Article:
• Mr Shigemitsu

            But that’s exactly how it already works right now! Every day (or at least every weekday, excepting Bank Holidays!). Like it or not, this is the way that money creating and public spending operates in the UK, and most other countries in the world ever since the abandonment of The Gold Standard, and Bretton Woods in 1971.

            All money is debt. Your salary paid into the bank each month becomes eg Barclays’ or NatWest’s debt. Barclays’ reserves at the BoE are the BoE’s debt. The BoE is owned by the govt, so it’s also the govt’s debt. Even the tenner in your pocket is the govt’s debt (“I promise to pay etc”).

            Money is simply an IOU, and as long as the Treasury can enforce ubiquitous acceptance of an otherwise worthless fiat currency (Sterling) by imposing taxation on pain of confiscation of property or imprisonment, then the system works just fine.

            But well done for hitting the nail on the head with your final sentence. The availability of goods and services, i.e *real resources*, are *precisely* the constraints that govts face.

            Now, can you see how that liberates us, once we accept that? Because no longer can a political party or a govt ever tell us that *money* is scarce! That we can’t afford x,y or z because “how are we going to pay for it?” The truth is that govt money is infinite; it’s the real resources that are scarce.

            Therefore, maximizing the amount of *real resources* in the economy should be the goal of any govt. This means abandoning the concept of NAIRU, putting as many people into work as possible via a national, voluntary, genuine living wage Job Guarantee scheme, investing in infrastructure, a green new deal, and the productive economy, so that the maximum possible amount of (potentially infinite) govt money can be spent into this economy *without* causing overheating and inflation. And this expansion doesn’t have to be environmentally damaging: a massive tree planting scheme would be an ideal JG candidate, for example – especially needed in Scotland’s denuded grouse moors.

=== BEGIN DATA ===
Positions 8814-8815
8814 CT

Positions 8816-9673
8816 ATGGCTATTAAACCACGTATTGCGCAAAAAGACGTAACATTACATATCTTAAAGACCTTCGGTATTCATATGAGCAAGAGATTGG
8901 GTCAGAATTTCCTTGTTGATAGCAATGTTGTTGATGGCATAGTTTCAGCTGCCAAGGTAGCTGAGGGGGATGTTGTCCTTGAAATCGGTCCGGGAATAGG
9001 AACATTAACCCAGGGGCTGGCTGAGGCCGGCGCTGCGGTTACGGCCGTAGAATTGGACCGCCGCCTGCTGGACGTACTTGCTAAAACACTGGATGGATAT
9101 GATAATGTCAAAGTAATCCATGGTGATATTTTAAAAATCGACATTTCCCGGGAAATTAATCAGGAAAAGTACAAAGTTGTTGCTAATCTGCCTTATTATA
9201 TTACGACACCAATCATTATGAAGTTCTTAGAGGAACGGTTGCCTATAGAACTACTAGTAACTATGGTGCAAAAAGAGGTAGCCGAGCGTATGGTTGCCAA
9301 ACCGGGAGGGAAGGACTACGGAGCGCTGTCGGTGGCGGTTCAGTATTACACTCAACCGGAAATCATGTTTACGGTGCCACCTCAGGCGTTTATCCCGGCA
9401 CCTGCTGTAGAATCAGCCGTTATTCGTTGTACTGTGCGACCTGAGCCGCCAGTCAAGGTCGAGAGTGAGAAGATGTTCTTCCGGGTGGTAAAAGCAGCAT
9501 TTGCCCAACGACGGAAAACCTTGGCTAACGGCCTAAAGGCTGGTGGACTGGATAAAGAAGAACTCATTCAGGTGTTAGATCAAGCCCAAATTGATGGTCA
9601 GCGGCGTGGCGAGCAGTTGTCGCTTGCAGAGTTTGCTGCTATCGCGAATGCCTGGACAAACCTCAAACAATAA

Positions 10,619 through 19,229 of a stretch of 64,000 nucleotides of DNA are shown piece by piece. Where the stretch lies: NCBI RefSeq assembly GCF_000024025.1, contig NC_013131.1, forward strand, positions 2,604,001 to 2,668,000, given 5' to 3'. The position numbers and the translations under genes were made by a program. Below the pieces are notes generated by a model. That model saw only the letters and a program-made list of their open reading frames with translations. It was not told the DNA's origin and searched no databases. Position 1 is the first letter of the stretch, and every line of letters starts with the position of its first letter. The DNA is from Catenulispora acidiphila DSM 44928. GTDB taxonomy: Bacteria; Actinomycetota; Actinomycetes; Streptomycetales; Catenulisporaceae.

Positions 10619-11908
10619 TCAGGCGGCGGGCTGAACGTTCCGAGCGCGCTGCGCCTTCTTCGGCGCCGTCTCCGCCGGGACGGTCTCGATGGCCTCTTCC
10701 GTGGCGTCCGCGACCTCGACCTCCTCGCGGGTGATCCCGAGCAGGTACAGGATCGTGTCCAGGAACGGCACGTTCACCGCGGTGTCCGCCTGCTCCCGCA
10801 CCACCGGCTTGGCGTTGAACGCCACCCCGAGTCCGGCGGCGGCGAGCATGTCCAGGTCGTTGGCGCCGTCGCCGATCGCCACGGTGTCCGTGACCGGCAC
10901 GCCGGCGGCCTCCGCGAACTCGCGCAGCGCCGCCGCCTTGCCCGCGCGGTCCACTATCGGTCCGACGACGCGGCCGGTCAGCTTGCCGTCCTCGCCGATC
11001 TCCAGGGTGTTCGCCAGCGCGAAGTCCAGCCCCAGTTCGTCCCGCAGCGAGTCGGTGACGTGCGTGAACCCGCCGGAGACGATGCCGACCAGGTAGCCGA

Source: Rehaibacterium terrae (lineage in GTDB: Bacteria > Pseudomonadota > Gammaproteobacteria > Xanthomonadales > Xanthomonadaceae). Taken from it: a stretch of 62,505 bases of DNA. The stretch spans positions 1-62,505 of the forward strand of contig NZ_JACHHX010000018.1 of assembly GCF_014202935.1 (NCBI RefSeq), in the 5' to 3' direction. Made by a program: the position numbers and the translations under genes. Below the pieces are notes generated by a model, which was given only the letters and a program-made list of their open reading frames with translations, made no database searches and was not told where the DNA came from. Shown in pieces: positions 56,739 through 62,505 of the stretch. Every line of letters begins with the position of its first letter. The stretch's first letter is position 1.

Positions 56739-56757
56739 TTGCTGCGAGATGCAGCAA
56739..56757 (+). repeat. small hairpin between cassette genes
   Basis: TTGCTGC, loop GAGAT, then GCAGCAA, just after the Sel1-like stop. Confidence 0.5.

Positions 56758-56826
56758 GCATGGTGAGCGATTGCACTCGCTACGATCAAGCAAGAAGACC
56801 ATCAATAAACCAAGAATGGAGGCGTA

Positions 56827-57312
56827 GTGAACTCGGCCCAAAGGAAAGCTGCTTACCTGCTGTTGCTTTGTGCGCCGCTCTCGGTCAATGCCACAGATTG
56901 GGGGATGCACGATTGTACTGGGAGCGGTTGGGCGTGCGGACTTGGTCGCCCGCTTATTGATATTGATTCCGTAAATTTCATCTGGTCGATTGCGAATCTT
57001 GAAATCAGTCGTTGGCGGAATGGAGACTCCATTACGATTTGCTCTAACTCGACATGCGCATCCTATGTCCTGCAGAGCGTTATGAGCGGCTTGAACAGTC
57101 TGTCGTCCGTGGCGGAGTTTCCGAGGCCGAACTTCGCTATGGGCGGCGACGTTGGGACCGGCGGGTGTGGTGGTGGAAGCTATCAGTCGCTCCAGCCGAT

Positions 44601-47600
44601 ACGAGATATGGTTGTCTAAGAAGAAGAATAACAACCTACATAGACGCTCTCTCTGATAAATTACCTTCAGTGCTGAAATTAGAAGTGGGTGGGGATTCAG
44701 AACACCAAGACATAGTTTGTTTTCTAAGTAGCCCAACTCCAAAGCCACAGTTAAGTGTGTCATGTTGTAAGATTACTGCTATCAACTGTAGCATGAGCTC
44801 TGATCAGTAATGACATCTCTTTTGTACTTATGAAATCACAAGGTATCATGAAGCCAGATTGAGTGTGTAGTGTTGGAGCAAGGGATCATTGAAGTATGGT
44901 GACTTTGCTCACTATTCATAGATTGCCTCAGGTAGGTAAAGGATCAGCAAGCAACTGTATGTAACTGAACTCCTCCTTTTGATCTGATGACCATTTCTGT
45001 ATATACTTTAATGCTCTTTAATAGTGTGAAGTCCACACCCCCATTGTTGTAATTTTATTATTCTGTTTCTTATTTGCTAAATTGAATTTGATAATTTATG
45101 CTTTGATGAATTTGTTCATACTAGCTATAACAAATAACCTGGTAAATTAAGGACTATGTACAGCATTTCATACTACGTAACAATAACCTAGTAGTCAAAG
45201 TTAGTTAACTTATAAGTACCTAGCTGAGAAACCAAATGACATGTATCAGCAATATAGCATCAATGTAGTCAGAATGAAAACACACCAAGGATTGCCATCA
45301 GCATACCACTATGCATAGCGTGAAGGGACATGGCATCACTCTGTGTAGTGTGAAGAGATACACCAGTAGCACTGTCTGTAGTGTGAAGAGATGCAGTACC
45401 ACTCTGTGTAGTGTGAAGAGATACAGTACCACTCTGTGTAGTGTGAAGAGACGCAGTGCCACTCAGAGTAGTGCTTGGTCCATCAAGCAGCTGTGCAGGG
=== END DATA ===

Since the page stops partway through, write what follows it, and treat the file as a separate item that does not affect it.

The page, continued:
Hence my argument for nationalising private schools and hospitals; limited real resources are being allocated on the basis of wallet depth rather than need. When it’s realised that these *real* national resources are what’s limited, not the money to operate them, then private provision becomes indefensible.

      • Mr Shigemitsu

        Inflationary pressure normally builds up in an economy when the amount of currency in circulation exceeds the capacity of the real economy to absorb it.

        This overheating occurs when there is genuinely close to zero unemployment (not the fake, massaged figures that currently mask chronic underemployment and widespread, low-paid pseudo-self-employment and ZHCs in the UK), and no spare capacity in the economy to increase the supply of goods and services to match the growth in demand that has resulted from the excess of currency in circulation. In all regions of the UK, this is very far from being the case, so there is currently plenty of scope for non-inflationary increases in public spending.

        Chronic public underfunding, both recurrent and for capital investment in infrastructure, has unfortunately led to lower productivity, and reduced the capacity of the the economy to absorb as much spending as it otherwise could, but that’s no excuse not to turn the taps back on for both as soon as possible.

        The evidence for ‘pass-through’ inflation due to FX movements is patchy, and not guaranteed, although the oil shock of the 1970s did have this effect. Foreign exporters, for example, can and do choose to reduce margins in order to preserve market share.